We are all very aware of Baby Massage, however, it has only become so widespread during the last 10-15 years. This is mainly due to the amazing research that took place around 2004 by Dr Tiffany Fields at the Touch Institute, Miami. Studies were run in Neo-Natal Units, where pre-term babies were massaged daily. The results were profound and babies fed more, slept better and therefore left the hospital before there non-massage counterparts. As you can imagine, it has now lead to the integration of Baby Massage into most Western Cultures as we all accept the benefits of Baby Massage.
As parents, we know that although our little baby may not have any verbal language they are able to let us know whether they are happy, unhappy, hungry, tired or content in many other ways. It is one of those amazing skills that parents develop quickly – how to ‘read’ their baby! Other’s will come up to your crying baby and say ‘oh he must be hungry?’ but you know that is not the way he acts when hungry, this time he is tired. How do you know? It’s all about the non-verbal communication, how he cry’s is just part of it. Is he also using his any other parts of his body? Are his eyes closed? As a parent, you learn to read these cue’s very quickly.
How does Baby Massage fit in? Well, how about touch as communication? Parents use it instinctively, we stroke our babies when they are tired or upset, we rock them to soothe them, we pat their back to reassure. Massage is yet another method of adding touch into this language. We call it the power of ‘positive touch’.
Video on Baby Massage Benefits
Benefits of Baby Massage
Every parent assumes that when their baby arrives they will ‘naturally’ feel a connection. That is not always possible, as for many babies they may be taken away from birth due to arriving early or problems during labour. For parents this trauma can be ongoing, they feel they have missed essential moments with their baby. Massage can help every parent with this bond. A time that you set aside just between you, your baby is the only focus. You are both able to develop that connection in a calm, relax environment. The use of repeated strokes can assist you both to allow a sense of security but also activate the parasympathetic nervous system. This is our involuntary system, that regulates heart rate and blood pressure. Massage can help to regulate the heart rate and lower blood pressure, in both baby and parent – both win! You can read more on Bonding with your baby on our Guest post from Parenting expert, Sarah Weller.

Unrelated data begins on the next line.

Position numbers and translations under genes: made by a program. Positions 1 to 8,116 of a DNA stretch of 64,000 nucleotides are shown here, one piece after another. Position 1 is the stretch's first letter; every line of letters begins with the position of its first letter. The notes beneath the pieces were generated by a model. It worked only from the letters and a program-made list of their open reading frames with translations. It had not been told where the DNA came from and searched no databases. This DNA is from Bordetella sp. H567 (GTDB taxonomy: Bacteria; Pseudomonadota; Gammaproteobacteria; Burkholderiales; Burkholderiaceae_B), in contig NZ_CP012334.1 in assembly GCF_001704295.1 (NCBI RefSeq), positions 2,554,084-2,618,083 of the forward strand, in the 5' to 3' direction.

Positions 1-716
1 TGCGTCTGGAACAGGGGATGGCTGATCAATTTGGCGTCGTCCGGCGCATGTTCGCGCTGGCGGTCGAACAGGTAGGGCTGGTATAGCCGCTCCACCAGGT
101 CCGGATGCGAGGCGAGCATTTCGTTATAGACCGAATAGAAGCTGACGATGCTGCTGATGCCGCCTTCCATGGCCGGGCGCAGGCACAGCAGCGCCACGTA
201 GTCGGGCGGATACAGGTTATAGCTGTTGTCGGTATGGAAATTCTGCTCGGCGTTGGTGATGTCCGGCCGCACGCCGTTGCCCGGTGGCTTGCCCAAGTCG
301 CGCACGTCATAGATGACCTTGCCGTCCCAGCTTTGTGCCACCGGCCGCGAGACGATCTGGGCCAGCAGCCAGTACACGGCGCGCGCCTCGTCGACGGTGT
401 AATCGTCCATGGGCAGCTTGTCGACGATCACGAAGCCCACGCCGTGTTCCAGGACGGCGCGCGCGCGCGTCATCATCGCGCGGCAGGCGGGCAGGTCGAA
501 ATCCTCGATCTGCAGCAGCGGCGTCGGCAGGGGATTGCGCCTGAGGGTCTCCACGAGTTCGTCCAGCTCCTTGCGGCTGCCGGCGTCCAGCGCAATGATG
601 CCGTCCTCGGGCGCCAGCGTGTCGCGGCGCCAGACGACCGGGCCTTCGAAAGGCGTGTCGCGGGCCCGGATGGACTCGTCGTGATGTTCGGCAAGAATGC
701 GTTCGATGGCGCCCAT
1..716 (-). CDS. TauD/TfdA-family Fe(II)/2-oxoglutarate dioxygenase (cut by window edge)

Health Benefits for Baby
There are so many different ways that massage actually benefits the physical, emotional and mental well-being of your baby.
Lowers blood pressure
Reduces heart rate
Produces oxytocin (the feel-good hormone)
Decreases adrenaline (one of the hormones relating to stress)
Deepens the breath – deeper and longer breathing
Assists in weight gain due to the above
Health Benefits for Parents
Yes, you to benefit when you are performing a massage on your baby. The repetition of the strokes can also address your para-sympathetic nervous system in a similar way to your baby’s. Including:
Lowers your blood pressure
Increases the emotional bond between you and your baby
Deepens your breath as you tend to breathe more deeply as you perform the strokes
Increases your confidence
At some point in the early months, most parents strive to establish a routine for themselves and their baby. Based around feed times, sleep times and other family aspects (such as an older sibling). Massage is a great way of assisting in setting habitual behaviour. In all classes, I discuss how adding simple things like lighting and music all help ‘set the scene’. Creating an environment that is then always associated with their Massage gives your baby a sense of security which adds to the benefit of the routine. With the security babies often feed and sleep better. Again a great win for parents.
There are lots of other benefits for both you and your baby from regular massage. However, the key is to learn some techniques that you feel confident enough to take home and use regularly. Many more benefits are discussed at the Massage Your Baby Course. Often parents bring up new ideas of how massage benefits their family, as we have plenty of time to chat over a cup of tea at the end of classes.
Pick a suitable time of day
Use a good quality Baby Massage Oil
Ensure your environment is warm
Turn off the phone
Learn a few strokes that you and your baby enjoy
If you would like more details of some of the amazing research carried out by Dr Tiffany Field then please have a look – Research
For more information on the current Massage Your Baby courses run by Buddha Buddies you can check out the bookings page.
For more Parenting Tips you can also visit Rachel Hawkes on the Mindful Parenting Site. There are so many FREE resources relating to parenting.
Thanks for reading and I hope that you will take the time to visit Mindful Parenting or read some of the other useful blogs.
For thousands of years, mothers all over the world have swaddled their babies.
Swaddling helps your baby to feel safe and secure and is a great way to soothe them. It can even help your baby sleep longer!
Here are three reasons why:
1. Swaddling your baby prevents unnecessary wakes ups due to the moro(or startle) reflex. This is where your baby feels as if they’re falling and reacts by lifting their arms. If this happens when your baby is in a light sleep phase this can startle them awake. Swaddling helps your baby feel as if they are being held safely.
2. Swaddling helps to recreate the secure and cosy feeling of the womb. After 9 months of being in Mum’s tummy, the outside world can be a scary and confusing place for a baby. They need constant comfort and reassurance during this time. While being wrapped up tightly in a blanket might not sound appealing to parents, it can help babies sleep better and cry less.